Desert Storm: Largest US Tank Battle Lasted Mere Minutes by Steven Beardsley, Stars & Stripes
It would go down as the largest battle of Operation Desert Storm, yet it wasn't much of a fight.
Tankers with U.S. Army's 2nd Brigade, 1st Armored Division, needed a mere 40 minutes to pulverize an armored brigade of the Iraqi Republican Guard during the Battle of Medina Ridge, a display of technological superiority against a force many expected to be more formidable.
"It was brief, it was intense and it was one-sided," said Doug Woolley, a retired Army lieutenant colonel who led a platoon in the battle.
And it was one of the final punches of Gen. Norman Schwarzkopf's "left hook" — a massive flanking attack against Iraqi forces near the Kuwait border. The tank crews of 1st Armored Division had moved at a blistering pace through southern Iraq since crossing the Saudi border three days earlier, meeting little resistance along the way.
After a small skirmish with Iraqi regular forces in the town of Al Busayyah, 2nd Brigade tankers were pushed forward in search of the Republican Guard, the elite branch of Iraq's military and the praetorian guard of Iraqi President Saddam Hussein…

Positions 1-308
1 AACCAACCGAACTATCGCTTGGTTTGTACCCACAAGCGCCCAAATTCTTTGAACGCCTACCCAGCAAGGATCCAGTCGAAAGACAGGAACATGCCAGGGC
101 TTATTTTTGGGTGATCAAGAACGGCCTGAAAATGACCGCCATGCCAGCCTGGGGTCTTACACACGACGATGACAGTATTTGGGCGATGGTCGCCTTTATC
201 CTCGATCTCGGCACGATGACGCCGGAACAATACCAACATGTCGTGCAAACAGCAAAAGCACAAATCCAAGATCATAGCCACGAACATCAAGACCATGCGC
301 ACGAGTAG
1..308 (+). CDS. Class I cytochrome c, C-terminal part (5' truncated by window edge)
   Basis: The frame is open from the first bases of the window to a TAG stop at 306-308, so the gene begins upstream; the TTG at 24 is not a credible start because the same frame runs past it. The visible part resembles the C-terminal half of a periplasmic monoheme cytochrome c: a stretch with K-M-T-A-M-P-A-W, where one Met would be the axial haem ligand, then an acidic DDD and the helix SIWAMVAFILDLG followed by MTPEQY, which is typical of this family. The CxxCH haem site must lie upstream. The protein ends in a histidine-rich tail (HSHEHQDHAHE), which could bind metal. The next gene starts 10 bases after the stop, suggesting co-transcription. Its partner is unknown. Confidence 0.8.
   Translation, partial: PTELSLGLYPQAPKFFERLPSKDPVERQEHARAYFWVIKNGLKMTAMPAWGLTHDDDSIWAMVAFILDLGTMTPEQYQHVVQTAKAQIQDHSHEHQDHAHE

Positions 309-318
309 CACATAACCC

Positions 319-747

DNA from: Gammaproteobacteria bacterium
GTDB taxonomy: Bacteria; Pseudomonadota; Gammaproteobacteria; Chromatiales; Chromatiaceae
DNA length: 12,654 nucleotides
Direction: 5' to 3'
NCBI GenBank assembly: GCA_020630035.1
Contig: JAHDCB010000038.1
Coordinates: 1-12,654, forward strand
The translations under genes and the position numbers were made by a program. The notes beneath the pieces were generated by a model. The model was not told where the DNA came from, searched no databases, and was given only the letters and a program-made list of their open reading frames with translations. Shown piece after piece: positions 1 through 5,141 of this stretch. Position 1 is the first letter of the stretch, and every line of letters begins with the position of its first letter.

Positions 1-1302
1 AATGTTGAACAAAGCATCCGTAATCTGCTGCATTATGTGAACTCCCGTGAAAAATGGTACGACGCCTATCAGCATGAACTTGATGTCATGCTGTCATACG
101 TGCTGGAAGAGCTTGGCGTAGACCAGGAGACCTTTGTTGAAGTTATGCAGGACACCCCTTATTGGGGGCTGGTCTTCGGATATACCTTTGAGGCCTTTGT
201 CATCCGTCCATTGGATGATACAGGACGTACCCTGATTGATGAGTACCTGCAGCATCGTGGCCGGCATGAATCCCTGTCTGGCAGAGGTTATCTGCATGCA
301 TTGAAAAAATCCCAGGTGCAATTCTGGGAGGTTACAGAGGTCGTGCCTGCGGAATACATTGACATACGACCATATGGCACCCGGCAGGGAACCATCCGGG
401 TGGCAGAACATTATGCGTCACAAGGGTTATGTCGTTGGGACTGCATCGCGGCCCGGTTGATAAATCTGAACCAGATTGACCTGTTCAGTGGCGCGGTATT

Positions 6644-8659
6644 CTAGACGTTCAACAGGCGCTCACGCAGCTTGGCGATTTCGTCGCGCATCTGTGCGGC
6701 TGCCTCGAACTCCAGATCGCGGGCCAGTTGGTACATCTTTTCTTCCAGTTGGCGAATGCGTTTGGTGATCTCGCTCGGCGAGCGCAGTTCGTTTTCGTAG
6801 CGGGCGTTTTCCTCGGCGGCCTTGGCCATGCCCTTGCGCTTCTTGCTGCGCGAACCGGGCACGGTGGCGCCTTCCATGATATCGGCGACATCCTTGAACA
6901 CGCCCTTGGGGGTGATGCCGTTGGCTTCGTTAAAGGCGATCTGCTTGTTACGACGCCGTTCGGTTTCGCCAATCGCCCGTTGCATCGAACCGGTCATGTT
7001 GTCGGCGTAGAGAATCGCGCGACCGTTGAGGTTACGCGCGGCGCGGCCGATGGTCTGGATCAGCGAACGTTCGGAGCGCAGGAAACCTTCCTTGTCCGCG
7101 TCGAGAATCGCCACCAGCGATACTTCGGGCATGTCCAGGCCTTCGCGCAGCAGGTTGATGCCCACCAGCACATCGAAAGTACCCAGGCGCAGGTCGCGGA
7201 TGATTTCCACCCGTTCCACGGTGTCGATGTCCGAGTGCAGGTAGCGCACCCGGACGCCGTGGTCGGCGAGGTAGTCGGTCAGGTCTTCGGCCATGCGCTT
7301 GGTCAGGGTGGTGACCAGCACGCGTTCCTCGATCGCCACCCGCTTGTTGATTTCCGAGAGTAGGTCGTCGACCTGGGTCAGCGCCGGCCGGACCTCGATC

‘Left Hook’ Deception Hastened War’s End by Wyatt Olson, Stars & Stripes
After coalition forces drove Iraqi occupiers out of Kuwait in February 1991, U.S. special forces discovered an intricate sand-table model used by the Republican Guard to plan for the defense of Kuwait City.
Most of the defenses displayed on the mockup were pointed toward the nearby sea coast, from where the Iraqis believed – as did most of the world that had watched – U.S. Marines would mount an amphibious assault. Model artillery and concertina wire lined the shoreline.
But that anticipated amphibious attack was an illusion, an elaborate ruse concocted by Gen. H. Norman Schwarzkopf’s planners to conceal the real main attack: a roughly 150-mile sweep west by U.S. Army ground forces into Iraq that cut off supply lines and retreat for many Republican Guard troops.
More than a month of bomb strikes had largely blinded Iraqi surveillance capability, allowing the U.S. to manipulate what the enemy still could see. A week before the main ground attack began on Feb. 23, Marines had crossed over the Saudi Arabia border to conduct attacks on the Republican Guard defenses.
But they were a feint -- although powerful enough to keep Saddam Hussein’s forces believing they were the main ground attack to support an amphibious landing…